Pinuccio Sciola Era una foresta – It was a forest
A scream, a strong denunciation a witness of the degradation that the earth in facing with
the indiscriminate deforestation and the massive use of natural resources.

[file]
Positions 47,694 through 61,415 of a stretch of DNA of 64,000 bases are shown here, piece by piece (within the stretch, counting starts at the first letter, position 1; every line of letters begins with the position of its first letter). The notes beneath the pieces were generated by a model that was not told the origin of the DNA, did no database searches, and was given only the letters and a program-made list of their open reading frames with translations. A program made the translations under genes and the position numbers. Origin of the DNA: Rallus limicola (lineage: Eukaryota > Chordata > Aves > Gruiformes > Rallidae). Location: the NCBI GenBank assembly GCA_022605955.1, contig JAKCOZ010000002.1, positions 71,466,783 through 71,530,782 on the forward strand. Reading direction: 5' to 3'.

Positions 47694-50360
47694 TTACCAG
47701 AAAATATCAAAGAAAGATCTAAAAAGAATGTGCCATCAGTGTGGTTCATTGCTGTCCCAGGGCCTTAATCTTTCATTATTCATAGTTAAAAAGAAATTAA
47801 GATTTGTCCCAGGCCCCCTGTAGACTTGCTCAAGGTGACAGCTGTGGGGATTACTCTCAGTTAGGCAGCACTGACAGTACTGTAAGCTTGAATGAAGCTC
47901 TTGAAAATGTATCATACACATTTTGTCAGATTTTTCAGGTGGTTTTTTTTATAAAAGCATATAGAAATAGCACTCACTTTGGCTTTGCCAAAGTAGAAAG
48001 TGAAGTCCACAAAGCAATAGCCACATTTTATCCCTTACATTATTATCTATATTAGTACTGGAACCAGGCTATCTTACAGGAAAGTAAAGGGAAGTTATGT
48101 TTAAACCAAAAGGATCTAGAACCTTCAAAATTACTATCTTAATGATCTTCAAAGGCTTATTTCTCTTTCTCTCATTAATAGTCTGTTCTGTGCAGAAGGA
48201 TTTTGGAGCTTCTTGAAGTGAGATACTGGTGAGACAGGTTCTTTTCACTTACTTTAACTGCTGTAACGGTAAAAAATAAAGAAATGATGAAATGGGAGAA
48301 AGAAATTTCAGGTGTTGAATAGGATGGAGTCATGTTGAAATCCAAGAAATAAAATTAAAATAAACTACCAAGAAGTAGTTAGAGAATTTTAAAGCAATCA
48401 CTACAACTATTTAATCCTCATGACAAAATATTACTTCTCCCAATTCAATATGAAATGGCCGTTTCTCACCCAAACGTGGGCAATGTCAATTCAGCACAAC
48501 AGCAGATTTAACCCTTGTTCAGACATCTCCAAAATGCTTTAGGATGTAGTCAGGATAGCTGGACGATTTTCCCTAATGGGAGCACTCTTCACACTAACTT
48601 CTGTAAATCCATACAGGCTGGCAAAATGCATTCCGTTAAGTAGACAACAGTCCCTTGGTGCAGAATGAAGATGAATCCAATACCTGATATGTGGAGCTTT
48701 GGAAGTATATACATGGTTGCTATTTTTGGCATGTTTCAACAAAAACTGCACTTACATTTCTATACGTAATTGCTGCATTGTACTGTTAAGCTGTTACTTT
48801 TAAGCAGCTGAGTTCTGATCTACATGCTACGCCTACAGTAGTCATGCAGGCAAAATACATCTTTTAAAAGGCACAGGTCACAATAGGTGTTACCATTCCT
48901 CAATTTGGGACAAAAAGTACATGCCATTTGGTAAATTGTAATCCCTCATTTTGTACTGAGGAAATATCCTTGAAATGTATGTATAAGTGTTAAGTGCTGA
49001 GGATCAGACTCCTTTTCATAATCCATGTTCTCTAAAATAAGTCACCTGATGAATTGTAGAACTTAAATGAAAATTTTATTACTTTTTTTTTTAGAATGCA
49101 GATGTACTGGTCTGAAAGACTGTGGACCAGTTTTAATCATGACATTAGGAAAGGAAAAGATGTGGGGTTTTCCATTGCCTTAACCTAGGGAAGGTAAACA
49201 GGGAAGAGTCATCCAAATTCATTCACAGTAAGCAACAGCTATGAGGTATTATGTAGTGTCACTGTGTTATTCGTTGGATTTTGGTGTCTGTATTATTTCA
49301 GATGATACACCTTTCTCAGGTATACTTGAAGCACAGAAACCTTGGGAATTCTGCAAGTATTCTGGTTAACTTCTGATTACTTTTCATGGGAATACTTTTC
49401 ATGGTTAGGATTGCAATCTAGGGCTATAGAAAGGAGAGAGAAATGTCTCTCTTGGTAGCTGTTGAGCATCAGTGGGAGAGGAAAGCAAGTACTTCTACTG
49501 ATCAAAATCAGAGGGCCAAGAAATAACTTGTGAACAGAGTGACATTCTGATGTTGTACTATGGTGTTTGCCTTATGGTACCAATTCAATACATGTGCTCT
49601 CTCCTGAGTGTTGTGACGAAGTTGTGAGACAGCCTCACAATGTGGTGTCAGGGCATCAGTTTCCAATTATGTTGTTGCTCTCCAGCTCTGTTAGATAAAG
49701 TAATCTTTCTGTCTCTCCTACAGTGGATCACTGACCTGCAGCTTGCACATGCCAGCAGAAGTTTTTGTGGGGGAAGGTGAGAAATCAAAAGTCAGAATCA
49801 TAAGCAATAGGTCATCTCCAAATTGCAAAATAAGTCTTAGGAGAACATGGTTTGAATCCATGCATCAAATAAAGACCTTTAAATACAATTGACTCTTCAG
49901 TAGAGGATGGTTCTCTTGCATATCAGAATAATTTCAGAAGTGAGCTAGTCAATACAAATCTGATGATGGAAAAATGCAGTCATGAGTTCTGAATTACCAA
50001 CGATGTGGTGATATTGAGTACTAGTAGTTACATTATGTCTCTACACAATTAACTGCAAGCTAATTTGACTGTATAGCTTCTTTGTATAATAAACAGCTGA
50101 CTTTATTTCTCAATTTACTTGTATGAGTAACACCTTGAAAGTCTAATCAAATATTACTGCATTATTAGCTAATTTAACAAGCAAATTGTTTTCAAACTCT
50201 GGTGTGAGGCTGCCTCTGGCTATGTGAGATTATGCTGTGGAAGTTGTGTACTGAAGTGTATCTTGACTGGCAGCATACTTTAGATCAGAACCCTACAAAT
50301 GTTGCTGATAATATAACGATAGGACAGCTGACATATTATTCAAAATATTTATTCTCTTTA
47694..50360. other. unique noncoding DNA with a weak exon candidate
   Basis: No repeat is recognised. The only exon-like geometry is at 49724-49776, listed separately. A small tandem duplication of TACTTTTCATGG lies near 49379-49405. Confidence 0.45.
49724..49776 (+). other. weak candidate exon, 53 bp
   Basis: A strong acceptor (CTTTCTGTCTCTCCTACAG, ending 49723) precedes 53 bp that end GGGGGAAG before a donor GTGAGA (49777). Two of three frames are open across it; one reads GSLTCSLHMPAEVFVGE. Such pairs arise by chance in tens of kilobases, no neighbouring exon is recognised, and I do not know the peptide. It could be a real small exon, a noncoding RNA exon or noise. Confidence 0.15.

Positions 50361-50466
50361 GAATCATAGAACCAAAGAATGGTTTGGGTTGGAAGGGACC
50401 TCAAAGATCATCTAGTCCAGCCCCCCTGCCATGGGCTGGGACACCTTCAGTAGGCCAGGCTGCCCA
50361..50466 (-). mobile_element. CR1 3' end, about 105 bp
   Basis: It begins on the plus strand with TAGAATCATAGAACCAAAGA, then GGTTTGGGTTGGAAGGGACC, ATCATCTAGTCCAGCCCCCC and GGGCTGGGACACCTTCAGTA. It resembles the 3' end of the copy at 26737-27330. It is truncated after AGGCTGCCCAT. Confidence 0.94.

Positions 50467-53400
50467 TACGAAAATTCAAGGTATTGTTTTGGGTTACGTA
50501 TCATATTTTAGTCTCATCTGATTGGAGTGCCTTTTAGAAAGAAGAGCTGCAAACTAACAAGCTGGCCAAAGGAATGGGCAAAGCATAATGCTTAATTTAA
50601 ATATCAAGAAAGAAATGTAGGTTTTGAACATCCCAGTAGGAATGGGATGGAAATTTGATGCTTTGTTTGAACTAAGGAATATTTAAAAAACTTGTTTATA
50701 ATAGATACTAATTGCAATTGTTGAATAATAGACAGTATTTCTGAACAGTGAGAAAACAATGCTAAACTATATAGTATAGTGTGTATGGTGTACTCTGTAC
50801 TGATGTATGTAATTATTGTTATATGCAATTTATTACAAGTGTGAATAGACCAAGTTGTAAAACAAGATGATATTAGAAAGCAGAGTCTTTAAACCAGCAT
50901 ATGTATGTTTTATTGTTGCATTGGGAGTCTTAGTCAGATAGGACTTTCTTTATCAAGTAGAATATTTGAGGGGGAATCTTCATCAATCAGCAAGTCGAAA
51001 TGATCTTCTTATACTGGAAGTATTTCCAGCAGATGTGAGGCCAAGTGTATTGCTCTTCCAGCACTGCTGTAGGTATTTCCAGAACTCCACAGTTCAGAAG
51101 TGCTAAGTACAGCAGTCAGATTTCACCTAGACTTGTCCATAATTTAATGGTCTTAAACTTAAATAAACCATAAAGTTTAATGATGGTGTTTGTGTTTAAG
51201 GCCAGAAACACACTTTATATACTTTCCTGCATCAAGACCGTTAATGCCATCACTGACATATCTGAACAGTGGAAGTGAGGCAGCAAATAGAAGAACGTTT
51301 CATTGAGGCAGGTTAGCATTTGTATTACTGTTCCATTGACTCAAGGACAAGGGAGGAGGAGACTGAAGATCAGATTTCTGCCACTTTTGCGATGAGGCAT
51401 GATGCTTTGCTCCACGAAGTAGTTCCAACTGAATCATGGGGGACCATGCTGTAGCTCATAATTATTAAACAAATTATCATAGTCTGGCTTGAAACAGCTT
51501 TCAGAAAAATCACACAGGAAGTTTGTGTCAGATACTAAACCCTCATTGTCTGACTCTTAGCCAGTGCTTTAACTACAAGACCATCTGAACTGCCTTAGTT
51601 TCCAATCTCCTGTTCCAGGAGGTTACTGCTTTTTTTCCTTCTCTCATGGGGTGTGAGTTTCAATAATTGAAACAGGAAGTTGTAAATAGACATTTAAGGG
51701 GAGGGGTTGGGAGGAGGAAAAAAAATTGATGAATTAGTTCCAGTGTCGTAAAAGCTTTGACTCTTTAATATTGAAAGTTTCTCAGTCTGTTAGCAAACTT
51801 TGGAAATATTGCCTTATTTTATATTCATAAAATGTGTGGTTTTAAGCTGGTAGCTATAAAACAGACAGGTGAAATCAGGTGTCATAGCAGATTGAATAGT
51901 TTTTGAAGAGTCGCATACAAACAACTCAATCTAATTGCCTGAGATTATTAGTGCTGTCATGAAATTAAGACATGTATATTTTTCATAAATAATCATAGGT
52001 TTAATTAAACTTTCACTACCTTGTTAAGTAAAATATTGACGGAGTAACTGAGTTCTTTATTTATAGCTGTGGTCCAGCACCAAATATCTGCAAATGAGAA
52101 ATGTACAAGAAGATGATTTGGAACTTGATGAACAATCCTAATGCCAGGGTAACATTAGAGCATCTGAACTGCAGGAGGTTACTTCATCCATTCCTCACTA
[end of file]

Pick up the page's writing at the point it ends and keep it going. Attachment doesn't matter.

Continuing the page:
With these words Pinuccio Sciola imagined “Era una Foresta” (literally It was a forest), like a big open-air museum, place of reflection and meditation on nature, of commitment and action for its protection. The project was conceived at the end of the last millennium – when deforestation and fires in the Amazon Forest made the wounds inflicted on our planet even more evident and dramatic.Becoming an expression and synthesis of profound environmental and environmentalist sensibility who has always been a fundamental prerequisite for the artist’s research. At least starting from when, in 1976, during the Venice Biennale, Sciola decided to fill Piazza San Marco with burnt wooden trunks that represented human bodies.Elaborated and revisited over several years – initially referred to as “Il fuoco e la foresta (“The fire and the forest”) – the study of the open-air-museum involved the installation of hundreds of sculptures, symbolizing trunks of cut burned and petrified tires, in a large and arid open space in Sardinia, mother land which was also continually violated and tortured by fire. A warning, a painful exhortation to stop the massacre before the “point of no return” – Before the Flood, just like in the 2016 Leonardo di Caprio’s National Geographic documentary’s title – and at the same time a cry of hope and a chance of rebirth.Unfortunately, the project was never brought to realization but there are still many drawings, photographs, photomontages and notes that are now on display for the first time in this exhibition that stems from the collaboration between the MUACC University Museum of Contemporary Arts and Cultures and the Sciola Foundation.Introduced by the immersive and almost surreal evocation of the petrified forest, the exhibition proposes an arrangement of design materials specifically designed to underline the working method of the artist, based on the continuous, sometimes almost obsessive reworking of ideasand pictures. Each drawing is unique and brings a sign, an intervention that differentiates it fromall the others: infinite variations on the leitmotif, which testify a tireless creative vein, thedevelopment of a research conducted with rare coherence in the horizon of a symbiotic and inseparable relationship between art and nature. Numerous, different compositional and chromatic declinations, with greens giving way to yellows, browns and blacks, the lyrical and tragic lighting set of burned skies. And the quotation from Masaccio’s Expulsion from Paradise on Earth, emblem of a humanity condemned by its own irresponsible and unfortunate choices.